This basically means that the poor database admins couldn’t find a table in NoSQL because there is no standard schema definition for NoSQL databases. They are either key-value pairs, document-based, graph databases or wide-column stores depending on the requirements. On the other hand, if those database admins had gone to a SQL bar, they certainly would have found tables as SQL databases have a table-based schema.
This difference in schema makes relational SQL databases a better option for applications that require multi-row transactions such as an accounting system or for legacy systems that were built for a relational structure. However, NoSQL databases are much better suited for big data as flexibility is an important requirement which is fulfilled by their dynamic schema.
SQL is a mature technology(Like your old but very wise Uncle) and there are many experienced developers who understand it. Also, great support is available for all SQL databases from their vendors. There are even a lot of independent consultants who can help with the SQL database for very large scale deployments.
On the other hand, NoSQL is comparatively new(The young and Fun Cousin!) and so some NoSQL databases are reliant on community support. Also, only limited outside experts are available for setting up and deploying large scale NoSQL deployments.
The Big Questions!!!
NoSQL is a recent technology compared to SQL. So naturally, there are lots of questions in regards to it especially in the context of big data and data analytics. Some of the major questions relating to this are addressed below:
Is NoSQL faster than SQL?
In general, NoSQL is not faster than SQL just as SQL is not faster than NoSQL. For those that didn’t get that statement, it means that speed as a factor for SQL and NoSQL databases depends on the context.
SQL databases are normalized databases where the data is broken down into various logical tables to avoid data redundancy and data duplication. In this scenario, SQL databases are faster than their NoSQL counterparts for joins, queries, updates, etc.
On the other hand, NoSQL databases are specifically designed for unstructured data which can be document-oriented, column-oriented, graph-based, etc. In this case, a particular data entity is stored together and not partitioned. So performing read or write operations on a single data entity is faster for NoSQL databases as compared to SQL databases.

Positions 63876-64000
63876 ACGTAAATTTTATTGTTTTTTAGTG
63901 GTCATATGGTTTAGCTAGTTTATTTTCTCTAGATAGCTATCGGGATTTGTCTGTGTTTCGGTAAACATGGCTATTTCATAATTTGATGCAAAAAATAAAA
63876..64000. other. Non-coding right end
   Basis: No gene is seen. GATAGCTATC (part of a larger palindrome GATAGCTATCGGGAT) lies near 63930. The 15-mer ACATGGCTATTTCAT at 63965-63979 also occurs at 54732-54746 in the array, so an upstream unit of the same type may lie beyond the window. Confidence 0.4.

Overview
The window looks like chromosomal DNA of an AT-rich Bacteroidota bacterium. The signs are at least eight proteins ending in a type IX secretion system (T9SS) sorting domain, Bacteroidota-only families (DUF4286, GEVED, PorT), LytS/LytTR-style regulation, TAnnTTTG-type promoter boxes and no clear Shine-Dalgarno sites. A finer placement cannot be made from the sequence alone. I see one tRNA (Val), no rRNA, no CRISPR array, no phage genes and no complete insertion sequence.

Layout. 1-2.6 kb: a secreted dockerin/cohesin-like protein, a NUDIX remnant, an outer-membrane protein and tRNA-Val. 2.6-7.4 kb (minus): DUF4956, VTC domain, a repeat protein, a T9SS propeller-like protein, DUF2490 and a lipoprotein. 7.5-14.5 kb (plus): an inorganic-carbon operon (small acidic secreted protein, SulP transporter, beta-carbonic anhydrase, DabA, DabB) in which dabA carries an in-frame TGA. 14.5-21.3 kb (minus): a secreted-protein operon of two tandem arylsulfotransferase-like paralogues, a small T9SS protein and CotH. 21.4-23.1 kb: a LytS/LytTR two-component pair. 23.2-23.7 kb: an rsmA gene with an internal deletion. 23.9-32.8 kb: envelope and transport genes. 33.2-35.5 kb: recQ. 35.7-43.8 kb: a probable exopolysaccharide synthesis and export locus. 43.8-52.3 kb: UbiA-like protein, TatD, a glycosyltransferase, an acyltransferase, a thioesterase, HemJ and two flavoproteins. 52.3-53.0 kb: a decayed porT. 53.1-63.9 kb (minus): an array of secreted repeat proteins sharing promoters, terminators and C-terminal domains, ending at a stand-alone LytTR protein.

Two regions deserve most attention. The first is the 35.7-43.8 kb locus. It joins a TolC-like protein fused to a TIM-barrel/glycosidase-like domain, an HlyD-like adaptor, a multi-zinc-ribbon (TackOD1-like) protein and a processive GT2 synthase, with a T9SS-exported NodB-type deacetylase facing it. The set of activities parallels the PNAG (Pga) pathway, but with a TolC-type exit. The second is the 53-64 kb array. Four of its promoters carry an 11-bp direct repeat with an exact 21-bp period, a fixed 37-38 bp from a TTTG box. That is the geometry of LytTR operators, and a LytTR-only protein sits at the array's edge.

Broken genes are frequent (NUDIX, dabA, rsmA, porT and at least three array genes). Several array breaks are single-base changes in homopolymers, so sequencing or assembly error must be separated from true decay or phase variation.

Is NoSQL better for Big Data Applications?
They say “Necessity is the Mother of Invention!” and that certainly turned out to be true in the case of NoSQL. The NoSQL databases for big data were specifically developed by the top internet companies such as Google, Yahoo, Amazon, etc. as the existing relational databases were not able to cope with the increasing data processing requirements.
NoSQL databases have a dynamic schema that is much better suited for big data as flexibility is an important requirement. Also, large amounts of analytical data can be stored in NoSQL databases for predictive analysis. An example of this is data from various social media sites such as Instagram, Twitter, Facebook, etc. NoSQL databases are horizontally scalable and can ultimately become larger and more powerful if required. All of this makes NoSQL databases the preferred choice for big data applications.
And Finally the Conclusion!!!
The choice between SQL and NoSQL depends entirely on individual circumstances as both of them have advantages as well as disadvantages. SQL databases are long established with fixed schema design and a set structure. They are ideal for applications that require multi-row transactions such as an accounting system or for legacy systems that were built for a relational structure.
On the other hand, NoSQL databases are easily scalable, flexible and simple to use as they have no rigid schema. They are ideal for applications with no specific schema definitions such as content management systems, big data applications, real-time analytics, etc.